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Targets of Predatory Lawsuits Fight Copyright Troll in Washington, D.C.
Washington, D.C. - The Electronic Frontier Foundation (EFF) has asked a judge in Washington, D.C., to dismiss copyright infringement claims against two defendants wrongfully ensnared in mass movie-downloading lawsuits.
In an amicus brief filed Friday, EFF argues that the copyright troll behind the suits -- a law firm calling itself the "U.S. Copyright Group" (USCG) -- is flouting court rules and engaging in unfounded speculation in order to pressure people into paying premature settlements. The American Civil Liberties Union (ACLU), the ACLU of the Nation's Capital, and Public Citizen Litigation Group joined EFF in the amicus brief.
USCG has filed these suits against approximately 16,000 defendants so far in Washington, D.C., alleging that they participated in unauthorized downloading of films including "Far Cry" and "The Hurt Locker." Two of the defendants have submitted evidence that they do not live in Washington, D.C., and since neither of the plaintiffs is located there either, the court ordered the plaintiffs to explain why D.C. is the proper place to sue those individuals. EFF and its co-amici filed Friday's brief to urge the court to dismiss those defendants and put a stop to USCG's legal gamesmanship.
"Imagine being accused of something and threatened with a huge court judgment, but in order to defend yourself you had to hire a lawyer thousands of miles away," said EFF Legal Director Cindy Cohn. "Wouldn't you be tempted to pay a smaller settlement to make it go away, even if you were innocent? That's what we think USCG is counting on. And that's why we have rules about where people can be sued, and how -- rules that USCG has ignored here."
Attempting to show why the case is properly in D.C., USCG engaged in speculation with no factual support, arguing that even though the defendants live in other places, they may have been visiting Washington, D.C., when the alleged downloading occurred -- and somehow managed to use their home IP addresses while engaging in illegal downloading during their trips. USCG also speculated that even if the defendants were at home, it was possible that they downloaded the movies from or uploaded the movies to someone who was in Washington, D.C. USCG presented no evidence that either of these unlikely scenarios actually occurred.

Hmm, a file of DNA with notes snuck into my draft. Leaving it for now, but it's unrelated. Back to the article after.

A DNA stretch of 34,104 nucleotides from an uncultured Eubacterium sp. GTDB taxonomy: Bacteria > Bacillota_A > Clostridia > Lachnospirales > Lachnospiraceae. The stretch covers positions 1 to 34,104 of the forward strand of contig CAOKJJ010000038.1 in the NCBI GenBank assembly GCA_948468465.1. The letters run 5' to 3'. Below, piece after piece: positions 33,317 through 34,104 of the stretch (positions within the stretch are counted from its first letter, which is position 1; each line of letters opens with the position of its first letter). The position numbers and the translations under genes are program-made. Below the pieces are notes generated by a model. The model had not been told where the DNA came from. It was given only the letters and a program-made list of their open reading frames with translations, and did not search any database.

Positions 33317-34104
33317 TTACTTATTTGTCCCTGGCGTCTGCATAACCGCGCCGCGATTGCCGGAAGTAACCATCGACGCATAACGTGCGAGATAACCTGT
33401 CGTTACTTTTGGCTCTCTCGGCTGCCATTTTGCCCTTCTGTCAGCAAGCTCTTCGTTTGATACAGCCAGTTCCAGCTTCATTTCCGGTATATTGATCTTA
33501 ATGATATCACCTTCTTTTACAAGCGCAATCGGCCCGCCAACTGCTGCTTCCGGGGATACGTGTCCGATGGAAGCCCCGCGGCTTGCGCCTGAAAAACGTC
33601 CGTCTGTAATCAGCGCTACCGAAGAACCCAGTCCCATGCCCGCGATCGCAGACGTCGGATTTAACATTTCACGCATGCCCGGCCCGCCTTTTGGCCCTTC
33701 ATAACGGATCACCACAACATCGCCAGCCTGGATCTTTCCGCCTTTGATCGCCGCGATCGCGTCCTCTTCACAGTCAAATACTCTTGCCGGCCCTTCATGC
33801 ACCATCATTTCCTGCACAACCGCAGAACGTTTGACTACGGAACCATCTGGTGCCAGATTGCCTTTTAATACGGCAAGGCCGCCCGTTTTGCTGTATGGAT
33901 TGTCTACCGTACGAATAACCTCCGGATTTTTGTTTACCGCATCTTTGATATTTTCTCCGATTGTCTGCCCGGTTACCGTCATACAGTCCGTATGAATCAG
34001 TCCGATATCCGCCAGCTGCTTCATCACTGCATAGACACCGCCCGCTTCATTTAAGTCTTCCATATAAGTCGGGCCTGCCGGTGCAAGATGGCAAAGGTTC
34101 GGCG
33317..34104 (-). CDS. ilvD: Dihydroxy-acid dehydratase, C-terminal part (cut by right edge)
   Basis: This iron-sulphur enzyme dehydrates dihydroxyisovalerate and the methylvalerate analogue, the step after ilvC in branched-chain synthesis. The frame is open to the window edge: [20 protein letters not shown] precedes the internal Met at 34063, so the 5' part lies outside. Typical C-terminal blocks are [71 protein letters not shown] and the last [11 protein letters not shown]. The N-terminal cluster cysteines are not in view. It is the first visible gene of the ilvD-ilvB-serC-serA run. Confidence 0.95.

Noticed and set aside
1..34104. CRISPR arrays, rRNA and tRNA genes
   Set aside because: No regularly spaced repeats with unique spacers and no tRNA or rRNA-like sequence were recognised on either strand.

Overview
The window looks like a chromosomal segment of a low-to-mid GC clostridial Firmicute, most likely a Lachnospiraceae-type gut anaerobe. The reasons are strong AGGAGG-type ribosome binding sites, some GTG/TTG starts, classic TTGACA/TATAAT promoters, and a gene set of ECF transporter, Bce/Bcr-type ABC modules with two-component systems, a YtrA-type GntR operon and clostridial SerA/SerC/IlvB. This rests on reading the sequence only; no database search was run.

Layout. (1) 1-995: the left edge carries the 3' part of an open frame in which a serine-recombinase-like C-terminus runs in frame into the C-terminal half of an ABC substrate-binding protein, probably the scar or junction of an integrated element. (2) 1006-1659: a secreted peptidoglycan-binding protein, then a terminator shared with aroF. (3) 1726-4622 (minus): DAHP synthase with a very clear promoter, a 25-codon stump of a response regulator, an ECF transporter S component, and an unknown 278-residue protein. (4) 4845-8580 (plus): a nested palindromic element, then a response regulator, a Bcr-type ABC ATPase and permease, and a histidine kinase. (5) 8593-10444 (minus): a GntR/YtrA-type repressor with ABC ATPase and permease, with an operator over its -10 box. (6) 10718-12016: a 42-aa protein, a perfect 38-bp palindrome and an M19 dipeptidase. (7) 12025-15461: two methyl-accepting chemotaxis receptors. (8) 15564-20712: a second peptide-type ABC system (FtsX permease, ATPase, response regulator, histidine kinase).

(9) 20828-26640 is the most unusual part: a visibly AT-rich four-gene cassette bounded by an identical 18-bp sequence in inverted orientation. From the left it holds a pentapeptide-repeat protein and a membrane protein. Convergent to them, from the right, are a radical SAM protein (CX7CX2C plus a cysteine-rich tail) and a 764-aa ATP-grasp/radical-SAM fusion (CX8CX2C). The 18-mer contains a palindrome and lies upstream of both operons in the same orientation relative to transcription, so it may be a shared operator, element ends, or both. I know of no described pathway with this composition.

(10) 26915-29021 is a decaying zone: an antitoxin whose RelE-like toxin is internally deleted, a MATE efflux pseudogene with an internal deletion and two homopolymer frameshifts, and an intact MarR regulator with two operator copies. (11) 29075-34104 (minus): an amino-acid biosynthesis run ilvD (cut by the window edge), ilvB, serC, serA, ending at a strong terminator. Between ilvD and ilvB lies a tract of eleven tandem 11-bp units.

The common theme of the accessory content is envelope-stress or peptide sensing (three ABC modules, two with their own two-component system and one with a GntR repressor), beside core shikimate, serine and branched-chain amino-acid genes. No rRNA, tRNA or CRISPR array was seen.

"USCG was ordered to show that these defendants were in the court's jurisdiction," said EFF Senior Staff Attorney Corynne McSherry. "Instead of facts, it offered wildly improbable scenarios and asked the court to delay dismissing anyone until it researched and identified all 6,230 people it sued in the two lawsuits at issue. Meanwhile, USCG continues to sue more targets and pressure more people into premature settlements, even where the case may have been brought in the wrong place. We're asking the judge to dismiss these individuals immediately and to force USCG to follow the rules for the thousands of other people sued as well."
For the full amicus brief:
For more on USCG and copyright trolls:
Electronic Frontier Foundation
Senior Staff Attorney
Electronic Frontier Foundation